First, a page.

Wednesday, January 19, 2011

‘No changes to book’: Writer reveals otherwise

PETALING JAYA: Kavyan Writers Association president Uthaya Sankar SB today debunked the National Writers Federation’s (Gapena) resolution that not a single word can be removed from the controversial Interlok novel.
He pointed out that amendments were done to the circumstances surrounding the death of one character in the novel, known as Malini.

He said the student’s edition did not explain the cause of death but the 2003 edition, page 325, revealed that Malini committed suicide by hanging herself from a star fruit tree.
Malini, added the book, was disheartened by the separation from her husband, Maniam.
A quote from the book reads: “Saya tak sangka dia mahu mengambil keputusan serupa itu, tuan guru,” kata Perumal dalam esakannya.
“Dia sudah bersetuju walaupun pada mula-mula dia membantah dengan keras…. Saya menjumpainya tergantung di bawah pokok belimbing di belakang dapur.” Perumal terus menangis kembali.
(I did not expect her to make such a decision, teacher, Perumal said in between sobs. She had agreed though she was strongly against it initially… I found her hanging under the star fruit tree behind the kitchen. Perumal continued to cry.)
The 2010 student’s edition, page 284, however posed an open question on how Malini died.
“Malini meninggal dunia,” kata perempuan itu dengan sedih. Raman terhenti daripada berjalan.
“Saya tak sangka dia meninggalkan saya, tuan guru, kata Perumal dalam esakannya.”
(Malini died, the woman said with sadness. Raman stopped walking. I did not expect that she would leave me, teacher, said Perumal in between sobs.)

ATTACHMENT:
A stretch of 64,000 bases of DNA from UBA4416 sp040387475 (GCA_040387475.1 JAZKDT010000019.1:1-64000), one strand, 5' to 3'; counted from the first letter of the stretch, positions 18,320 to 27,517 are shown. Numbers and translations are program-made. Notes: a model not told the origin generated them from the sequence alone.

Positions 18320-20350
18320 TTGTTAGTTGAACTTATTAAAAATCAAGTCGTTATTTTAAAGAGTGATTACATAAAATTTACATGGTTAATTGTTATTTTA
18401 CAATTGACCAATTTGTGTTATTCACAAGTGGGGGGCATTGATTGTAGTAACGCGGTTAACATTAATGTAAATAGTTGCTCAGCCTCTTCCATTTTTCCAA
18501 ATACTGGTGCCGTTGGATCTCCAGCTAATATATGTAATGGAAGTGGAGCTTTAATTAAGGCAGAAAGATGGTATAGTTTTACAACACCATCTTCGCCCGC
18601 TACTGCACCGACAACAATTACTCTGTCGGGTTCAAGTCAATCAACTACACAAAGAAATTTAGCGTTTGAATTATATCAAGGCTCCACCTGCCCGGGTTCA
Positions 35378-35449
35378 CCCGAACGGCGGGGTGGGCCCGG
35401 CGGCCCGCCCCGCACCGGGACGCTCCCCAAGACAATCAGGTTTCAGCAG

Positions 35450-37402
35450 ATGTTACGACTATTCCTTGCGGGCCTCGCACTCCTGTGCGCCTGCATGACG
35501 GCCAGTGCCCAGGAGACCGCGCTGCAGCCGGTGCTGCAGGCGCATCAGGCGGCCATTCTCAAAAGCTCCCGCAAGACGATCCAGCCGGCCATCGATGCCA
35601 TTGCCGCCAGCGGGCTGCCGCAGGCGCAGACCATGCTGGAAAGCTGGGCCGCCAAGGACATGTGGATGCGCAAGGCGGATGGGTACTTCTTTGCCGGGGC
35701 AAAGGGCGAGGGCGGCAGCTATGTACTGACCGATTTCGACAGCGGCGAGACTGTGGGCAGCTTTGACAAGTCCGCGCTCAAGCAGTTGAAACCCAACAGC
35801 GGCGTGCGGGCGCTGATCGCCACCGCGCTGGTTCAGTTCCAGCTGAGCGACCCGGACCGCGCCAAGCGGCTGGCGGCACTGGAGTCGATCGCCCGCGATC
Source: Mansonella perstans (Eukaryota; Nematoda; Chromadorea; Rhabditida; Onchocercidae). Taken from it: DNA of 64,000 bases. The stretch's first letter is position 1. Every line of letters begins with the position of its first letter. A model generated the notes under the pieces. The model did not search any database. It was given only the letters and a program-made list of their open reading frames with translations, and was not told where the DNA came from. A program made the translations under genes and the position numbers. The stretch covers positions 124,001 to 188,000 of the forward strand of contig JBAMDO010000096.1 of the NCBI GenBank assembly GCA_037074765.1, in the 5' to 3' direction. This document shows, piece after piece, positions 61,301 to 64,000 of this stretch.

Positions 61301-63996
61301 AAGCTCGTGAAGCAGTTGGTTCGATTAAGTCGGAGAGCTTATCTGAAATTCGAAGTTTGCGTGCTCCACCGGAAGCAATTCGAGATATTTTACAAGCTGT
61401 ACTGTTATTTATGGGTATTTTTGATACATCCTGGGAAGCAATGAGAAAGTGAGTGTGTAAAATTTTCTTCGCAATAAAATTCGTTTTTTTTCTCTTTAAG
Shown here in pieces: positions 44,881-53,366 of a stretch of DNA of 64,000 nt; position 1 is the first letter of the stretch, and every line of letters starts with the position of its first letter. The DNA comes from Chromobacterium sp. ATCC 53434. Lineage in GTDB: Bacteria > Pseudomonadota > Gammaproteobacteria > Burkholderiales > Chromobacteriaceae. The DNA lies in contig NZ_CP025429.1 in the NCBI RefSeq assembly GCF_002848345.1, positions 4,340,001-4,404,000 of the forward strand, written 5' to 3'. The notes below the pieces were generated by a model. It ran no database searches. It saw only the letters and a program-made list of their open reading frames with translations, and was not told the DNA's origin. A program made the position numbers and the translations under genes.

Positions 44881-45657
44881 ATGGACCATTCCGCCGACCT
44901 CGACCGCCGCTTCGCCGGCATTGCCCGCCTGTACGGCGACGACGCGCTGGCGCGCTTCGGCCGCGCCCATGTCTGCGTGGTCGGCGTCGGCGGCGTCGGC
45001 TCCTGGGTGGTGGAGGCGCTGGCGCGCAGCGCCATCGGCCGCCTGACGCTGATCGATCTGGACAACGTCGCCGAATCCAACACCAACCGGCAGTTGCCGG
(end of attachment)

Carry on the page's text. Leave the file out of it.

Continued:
In the student’s edition, Malini’s death was related to Raman by another character and confirmed by Perumal. The cause of death was not mentioned.
Interlok, the form five Malay literary component for Bahasa Malaysia, landed in the limelight after Deputy Minister in Prime Minister’s Department, T Murugiah called for the book to be removed.
Critics, including MIC, claimed that the book contained inaccurate information about the Indian community and used derogatory terms pertaining to caste.
However, Gapena supported the use of the book in schools.

Second post-mortem: Case management set for tomorrow

KUALA LUMPUR: The family of M Krishnan, the wireman who died in police custody on Jan 7, today filed an application to the High Court for a second post-mortem to be conducted.

The court has fixed tomorrow for case management of the application (to set a date for hearing).

The application, by Krishnan’s widow P Revathi, named as defendants the Inspector-General of Police, the Cheras district police chief, the head of Bukit Jalil police station, the magistrate and public prosecutor.

They also asked for an inquest to be held before another magistrate.

“Why are the police not allowing a second post-mortem? Why? Do they have something to hide?” asked a distraught Revathi at the court lobby here.

“We don’t mind if you say he is guilty but we just want to know why he died. The government is not helping us, why should we vote for them?” she said.

Revathi was was accompanied by a large crowd of supporters to the court. Her six children and Krishnan’s mother E Letchumy were also with her.

“We’re not rich people. My grandchildren’s education is disrupted because of this. I want justice, there’s no reason to beat up my son,” said 55-year-old Letchumy.

Krishnan, 36, was the eldest of her five sons.

Lawyer Gurmit Singh submitted the application on behalf of the family.

Police make U-turn

Puchong MP Gobind Singh Deo, one of the opposition leaders present at the court, said the government should step in and accede to the family’s request for a second post-mortem.

“The hassle and stress of going through legal proceedings is unnecessary. Allow the second post- mortem and let the findings speak for themselves,” said Gobind.

“I ask that the second post-mortem be automatic for deaths in custody. I don’t see why the Attorney-General or police should object,” he said.

Gobind added that a second post-mortem had proved invaluable in cases of deaths in custody as in the cases of A Kugan and Teoh Beng Hock.